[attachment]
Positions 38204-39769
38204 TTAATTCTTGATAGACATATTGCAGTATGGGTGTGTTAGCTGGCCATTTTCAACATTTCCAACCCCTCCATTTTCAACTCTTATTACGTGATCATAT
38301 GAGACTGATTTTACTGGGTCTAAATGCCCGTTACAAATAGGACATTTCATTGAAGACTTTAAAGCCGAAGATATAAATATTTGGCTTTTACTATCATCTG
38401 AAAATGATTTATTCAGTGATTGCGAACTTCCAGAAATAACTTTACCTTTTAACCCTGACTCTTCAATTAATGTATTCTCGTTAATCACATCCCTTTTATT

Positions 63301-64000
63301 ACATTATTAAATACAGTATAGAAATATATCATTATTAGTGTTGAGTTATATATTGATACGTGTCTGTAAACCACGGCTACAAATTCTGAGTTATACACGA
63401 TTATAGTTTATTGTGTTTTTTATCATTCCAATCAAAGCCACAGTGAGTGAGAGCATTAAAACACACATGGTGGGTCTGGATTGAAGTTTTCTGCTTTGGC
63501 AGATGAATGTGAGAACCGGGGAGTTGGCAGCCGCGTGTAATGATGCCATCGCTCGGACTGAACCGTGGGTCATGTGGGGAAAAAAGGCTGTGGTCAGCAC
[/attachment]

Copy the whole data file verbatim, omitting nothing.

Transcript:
Positions 38204-39769
38204 TTAATTCTTGATAGACATATTGCAGTATGGGTGTGTTAGCTGGCCATTTTCAACATTTCCAACCCCTCCATTTTCAACTCTTATTACGTGATCATAT
38301 GAGACTGATTTTACTGGGTCTAAATGCCCGTTACAAATAGGACATTTCATTGAAGACTTTAAAGCCGAAGATATAAATATTTGGCTTTTACTATCATCTG
38401 AAAATGATTTATTCAGTGATTGCGAACTTCCAGAAATAACTTTACCTTTTAACCCTGACTCTTCAATTAATGTATTCTCGTTAATCACATCCCTTTTATT

Positions 63301-64000
63301 ACATTATTAAATACAGTATAGAAATATATCATTATTAGTGTTGAGTTATATATTGATACGTGTCTGTAAACCACGGCTACAAATTCTGAGTTATACACGA
63401 TTATAGTTTATTGTGTTTTTTATCATTCCAATCAAAGCCACAGTGAGTGAGAGCATTAAAACACACATGGTGGGTCTGGATTGAAGTTTTCTGCTTTGGC
63501 AGATGAATGTGAGAACCGGGGAGTTGGCAGCCGCGTGTAATGATGCCATCGCTCGGACTGAACCGTGGGTCATGTGGGGAAAAAAGGCTGTGGTCAGCAC